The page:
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Paul Nelson: Bemidji area anglers begin to target active panfish

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The Bemidji area has been in a holding pattern this week, with a little melting, a little more snow and re-freezing overnight.

The slow meltdown is good for ice fishing but not much progress is being made toward spring. It looks like a cinch for ice fishing to continue well into April again this year as more than 30 inches of ice still remains on most lakes.

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Many anglers from the Bemidji area put their boat in the water for the first time each spring in the Rainy River to fish the spring walleye season that, this year, runs from March 1 to April 14.

The regulations are the same for the spring walleye season in the Rainy River, whether anglers are fishing from a boat or through the ice. Anglers are allowed to keep two walleyes less than 19.5 inches during the spring season.

Anglers can start fishing out of their boats as soon as they can get them into the Rainy River, which usually happens toward the end of March or very early in April.

There are multiple factors at work when it comes to how fast the ice goes out on a river controlled by a dam, which includes the Rainy River. The best resource to track the progression of ice-out on the Rainy River in the spring is to follow the online reports at clementsonresort.com.

Meanwhile, back on the ice, the peak ice fishing for eelpout may be almost over as many eelpout started to spawn this past week.

Eelpout will disperse from their spawning sites shortly after they are done spawning. Once eelpout return to their deep water haunts to recover and rest after the spawn, they become much harder for anglers to locate and catch.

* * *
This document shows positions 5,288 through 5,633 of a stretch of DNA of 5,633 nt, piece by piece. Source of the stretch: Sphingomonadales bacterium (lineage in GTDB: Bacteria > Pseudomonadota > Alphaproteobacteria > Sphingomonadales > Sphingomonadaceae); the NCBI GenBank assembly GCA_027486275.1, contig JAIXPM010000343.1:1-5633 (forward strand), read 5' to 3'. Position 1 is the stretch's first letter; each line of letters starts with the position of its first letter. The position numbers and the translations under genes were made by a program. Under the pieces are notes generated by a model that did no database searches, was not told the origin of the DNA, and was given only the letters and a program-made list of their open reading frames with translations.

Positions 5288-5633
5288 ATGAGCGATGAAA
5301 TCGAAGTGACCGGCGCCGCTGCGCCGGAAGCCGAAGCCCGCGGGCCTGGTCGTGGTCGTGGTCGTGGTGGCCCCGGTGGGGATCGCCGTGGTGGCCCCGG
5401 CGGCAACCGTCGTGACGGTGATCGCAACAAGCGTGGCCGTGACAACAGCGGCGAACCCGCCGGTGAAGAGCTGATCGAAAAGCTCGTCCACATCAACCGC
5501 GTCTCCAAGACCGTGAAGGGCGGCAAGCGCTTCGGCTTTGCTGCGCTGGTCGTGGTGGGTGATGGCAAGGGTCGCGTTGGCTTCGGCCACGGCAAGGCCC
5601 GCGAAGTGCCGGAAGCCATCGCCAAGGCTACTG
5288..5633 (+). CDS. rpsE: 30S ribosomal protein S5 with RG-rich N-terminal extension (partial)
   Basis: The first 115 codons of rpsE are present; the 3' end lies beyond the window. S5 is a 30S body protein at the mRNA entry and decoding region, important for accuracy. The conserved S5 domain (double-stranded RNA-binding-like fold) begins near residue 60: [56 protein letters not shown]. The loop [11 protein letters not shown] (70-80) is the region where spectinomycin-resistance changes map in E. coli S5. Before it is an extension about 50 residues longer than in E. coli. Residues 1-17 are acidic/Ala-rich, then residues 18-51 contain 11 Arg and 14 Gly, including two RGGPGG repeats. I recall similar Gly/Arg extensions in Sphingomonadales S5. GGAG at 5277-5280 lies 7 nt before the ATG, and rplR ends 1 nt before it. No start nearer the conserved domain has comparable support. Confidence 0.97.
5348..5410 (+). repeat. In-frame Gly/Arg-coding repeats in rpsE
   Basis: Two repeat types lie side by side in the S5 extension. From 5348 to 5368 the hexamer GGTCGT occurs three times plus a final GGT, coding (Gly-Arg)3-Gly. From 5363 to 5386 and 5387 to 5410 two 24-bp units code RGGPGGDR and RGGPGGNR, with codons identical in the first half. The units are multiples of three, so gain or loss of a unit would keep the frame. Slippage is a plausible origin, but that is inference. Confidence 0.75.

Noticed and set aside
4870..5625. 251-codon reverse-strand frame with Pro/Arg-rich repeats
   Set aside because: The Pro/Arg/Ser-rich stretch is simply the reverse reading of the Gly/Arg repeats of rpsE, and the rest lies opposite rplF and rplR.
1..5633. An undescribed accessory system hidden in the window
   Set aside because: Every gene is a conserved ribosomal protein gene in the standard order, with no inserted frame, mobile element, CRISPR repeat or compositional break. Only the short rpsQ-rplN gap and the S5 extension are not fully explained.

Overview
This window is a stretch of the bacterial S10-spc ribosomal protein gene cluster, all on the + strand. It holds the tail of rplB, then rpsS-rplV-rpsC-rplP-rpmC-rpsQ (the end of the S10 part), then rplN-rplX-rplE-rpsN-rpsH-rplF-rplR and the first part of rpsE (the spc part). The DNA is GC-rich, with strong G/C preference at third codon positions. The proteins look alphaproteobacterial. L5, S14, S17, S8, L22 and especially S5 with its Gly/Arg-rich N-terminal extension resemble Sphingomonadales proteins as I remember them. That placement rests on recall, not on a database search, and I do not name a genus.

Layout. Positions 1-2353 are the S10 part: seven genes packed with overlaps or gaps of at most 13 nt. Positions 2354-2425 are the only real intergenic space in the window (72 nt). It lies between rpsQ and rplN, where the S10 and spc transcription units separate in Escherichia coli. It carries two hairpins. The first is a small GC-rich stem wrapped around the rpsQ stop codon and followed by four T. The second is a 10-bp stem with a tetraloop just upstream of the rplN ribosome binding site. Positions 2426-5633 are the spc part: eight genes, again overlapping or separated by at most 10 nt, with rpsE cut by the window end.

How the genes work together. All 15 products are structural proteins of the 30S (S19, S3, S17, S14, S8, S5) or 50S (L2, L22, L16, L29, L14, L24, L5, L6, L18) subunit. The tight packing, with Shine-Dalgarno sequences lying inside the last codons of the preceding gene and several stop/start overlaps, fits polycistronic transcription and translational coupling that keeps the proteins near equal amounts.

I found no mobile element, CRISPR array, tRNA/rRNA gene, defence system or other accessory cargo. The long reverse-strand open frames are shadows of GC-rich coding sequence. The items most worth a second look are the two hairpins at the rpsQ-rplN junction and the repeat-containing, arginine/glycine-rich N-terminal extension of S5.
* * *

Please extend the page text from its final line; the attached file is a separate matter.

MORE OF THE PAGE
Snow covers many of the area lakes and late season ice fishing for species other than eelpout is just getting started. The fresh water running into the lakes as the snow melts is what triggers the fish to become active and move back into the shallows to feed.

Some shallow areas may be stagnant and low on oxygen after the long winter. The fish won’t return to the shallows until enough fresh water has run into the lakes to bring the oxygen levels back into the acceptable range for the fish.

Crappies, sunfish and perch all travel in larger schools as spring approaches so it takes an abundance of the right kind of food to hold the fish in one area for an extended period of time.

Some of the perch are already in the shallows feeding on minnows and crayfish while perch in many other lakes are feeding on insects in deeper water.

Perch feeding in shallow water usually have to stay mobile as they follow the schools of minnows and small perch. The perch will also dig around in the chara beds, looking for crayfish and any other insects.

Perch are hesitant to get too far away from deeper water when they are feeding in the shallows so they are usually fairly close to the breakline rather than way up on the flats with no deep water nearby.

Perch feeding on insects in deeper water tend to be more stationary, and tend to stay in one location for longer periods of time. The most fertile areas of mud are like a good garden — they can produce a huge amount of blood worms and other insect larvae to keep the big schools of perch busy.

Crappies feed on zooplankton and blood worms most of the winter but their minnow consumption increases as spring approaches. As long as the crappies are in moderate to deep water they are usually feeding on microscopic fare but once they move shallow, minnows are their primary target.

Sunfish have been using the deep edges of weeds or the moderate depth mud flats with good hatches of insects.

Some anglers have also been targeting whitefish and tulibees so anglers still have a lot to look forward to as the snow melts and spring approaches in the Bemidji area.

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Paul Nelson
Paul Nelson writes a weekly fishing column for the Bemidji Pioneer. He runs the Bemidji Area Lakes Guide Service.
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